Football — Champions ! 
Basketball — Almost Champions 
Baseball — Not so good 
Track — Champions again! 
Pilgrim — You'll have to judge. 
Spanish Fiesta — Great success 
Junior Prom — Met all require- 
Swimming Meet — Deserving of 

Vaudeville Night — Very colorful 
Vacations — Few and far apart 




Estamos en el ano 1940. No nos 
hemos visto desde la graduacion 
de Plymouth High School in 1930. 
La Senorita Donlevy esta casada y 
no tienc que trabajar. Ella dice 
que trabajo bastante cuando estaba 
en la escuela. El senor Davee esta 
trabajando para Buttner. El esta 
el director. El senor Canevazzi esta 
con la tropa de policia del Estado. 
Estaba parando un automovil que 
estaba acelerando pero vio que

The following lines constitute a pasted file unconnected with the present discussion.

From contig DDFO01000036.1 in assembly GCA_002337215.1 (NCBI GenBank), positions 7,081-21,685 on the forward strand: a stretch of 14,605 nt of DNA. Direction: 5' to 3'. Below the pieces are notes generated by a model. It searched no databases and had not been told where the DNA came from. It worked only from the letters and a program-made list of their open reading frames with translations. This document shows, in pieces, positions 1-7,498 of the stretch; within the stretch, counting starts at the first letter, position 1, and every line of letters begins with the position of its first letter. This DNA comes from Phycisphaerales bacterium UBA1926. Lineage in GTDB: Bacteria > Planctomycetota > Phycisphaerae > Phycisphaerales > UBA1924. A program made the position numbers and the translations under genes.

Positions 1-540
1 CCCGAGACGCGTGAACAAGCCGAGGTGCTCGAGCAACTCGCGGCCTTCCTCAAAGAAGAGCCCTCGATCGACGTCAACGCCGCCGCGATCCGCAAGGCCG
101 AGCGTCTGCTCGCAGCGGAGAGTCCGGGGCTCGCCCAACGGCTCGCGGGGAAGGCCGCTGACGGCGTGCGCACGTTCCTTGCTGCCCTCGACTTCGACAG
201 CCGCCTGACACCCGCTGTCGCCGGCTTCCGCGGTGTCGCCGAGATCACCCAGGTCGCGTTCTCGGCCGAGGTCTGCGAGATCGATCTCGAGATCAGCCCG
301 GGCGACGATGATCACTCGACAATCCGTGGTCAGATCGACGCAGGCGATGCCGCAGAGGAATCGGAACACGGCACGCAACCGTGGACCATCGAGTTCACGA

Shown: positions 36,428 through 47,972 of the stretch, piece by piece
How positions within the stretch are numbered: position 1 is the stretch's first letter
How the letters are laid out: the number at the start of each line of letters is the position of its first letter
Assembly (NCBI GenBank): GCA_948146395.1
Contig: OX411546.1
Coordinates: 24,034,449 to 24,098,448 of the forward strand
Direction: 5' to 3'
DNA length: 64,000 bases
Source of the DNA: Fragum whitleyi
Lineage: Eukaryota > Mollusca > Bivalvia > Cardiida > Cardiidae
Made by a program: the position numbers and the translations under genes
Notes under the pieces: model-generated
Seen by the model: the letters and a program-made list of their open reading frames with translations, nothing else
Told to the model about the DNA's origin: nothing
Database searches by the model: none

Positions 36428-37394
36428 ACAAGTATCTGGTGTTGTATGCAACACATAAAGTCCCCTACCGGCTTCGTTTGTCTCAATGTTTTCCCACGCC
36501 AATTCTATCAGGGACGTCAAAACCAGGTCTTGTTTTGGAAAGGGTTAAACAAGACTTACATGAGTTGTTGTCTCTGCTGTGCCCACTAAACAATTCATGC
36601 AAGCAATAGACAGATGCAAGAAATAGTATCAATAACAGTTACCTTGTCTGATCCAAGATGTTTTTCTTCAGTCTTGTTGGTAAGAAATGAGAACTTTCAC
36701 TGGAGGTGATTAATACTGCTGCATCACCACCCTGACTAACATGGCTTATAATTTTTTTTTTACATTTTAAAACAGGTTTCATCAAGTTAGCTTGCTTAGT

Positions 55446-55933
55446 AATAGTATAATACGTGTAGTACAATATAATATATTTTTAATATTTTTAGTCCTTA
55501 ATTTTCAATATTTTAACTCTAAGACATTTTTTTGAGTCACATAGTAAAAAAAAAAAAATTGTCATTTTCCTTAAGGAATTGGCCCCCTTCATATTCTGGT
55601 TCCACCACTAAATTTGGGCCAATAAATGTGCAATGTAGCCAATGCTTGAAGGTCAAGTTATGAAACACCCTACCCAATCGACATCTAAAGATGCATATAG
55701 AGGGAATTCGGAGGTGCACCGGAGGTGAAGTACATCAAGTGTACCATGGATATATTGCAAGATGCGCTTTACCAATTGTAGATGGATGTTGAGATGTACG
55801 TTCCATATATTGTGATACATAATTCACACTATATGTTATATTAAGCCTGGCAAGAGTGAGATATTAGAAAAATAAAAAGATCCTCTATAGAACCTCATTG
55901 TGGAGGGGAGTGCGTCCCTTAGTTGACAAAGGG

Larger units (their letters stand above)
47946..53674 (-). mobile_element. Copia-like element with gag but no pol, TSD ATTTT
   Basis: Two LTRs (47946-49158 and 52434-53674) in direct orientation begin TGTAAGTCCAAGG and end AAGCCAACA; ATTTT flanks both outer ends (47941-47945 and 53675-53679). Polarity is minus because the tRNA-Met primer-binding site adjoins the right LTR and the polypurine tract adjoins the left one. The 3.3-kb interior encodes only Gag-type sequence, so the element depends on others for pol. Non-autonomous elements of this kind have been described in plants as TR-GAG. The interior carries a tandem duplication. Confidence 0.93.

eran dos muchachas bonitas. Les 
sonrlo y las permitio pasar. El 
senor Harlow esta dirigiendo las 
oficinas de "Rogers Print". Leo un 
signo que dice. — "Casa con la 
muchacha. Nos supliron las casa. 
— " El pequeno Harlow vio el signo 
y se caso. La senorita Lacey esta 
ensenando hockey en el Kingston 
High School y su marido esta en 
casa durmiendo. La senorita Tosi 
esta cortando personas en el hos- 
pital. La senorita Dennehy esta 
haciendo "ice cream" para que su 
marido pueda venderla. La seno- 
rita Mangucci esta tocando con la 
orquesta en el teatro Grande de 
Carver. La senorita Bartlett esta 
casada y es la secretaria de su 
marido. La bailadora Worcester 
esta ensenando sus hijas a bailar. 
Ramos tiene su trabajo en la es- 
cuela de Manomet, ensenando. 

Joseph Ramos '30 



Juanito era un nino malo, 

siempre en turbacion. Tenia ca- 

bellos negros, ojos azules, y un tez 


Juanito era permitido sentarse 
a la mesa con la familia. A la mesa 
era muy dificil para su madre y 

su padre callarle. Siempre osio la 
fiada a pesar de las bofetadas de 
sus padres. Tambien escucho siem- 
pre a la conversation y nunca acer- 
to una palabra que era dicho. (Esto 
era muy desafortunado.) Un dia 
el padre de Juanito hablo de la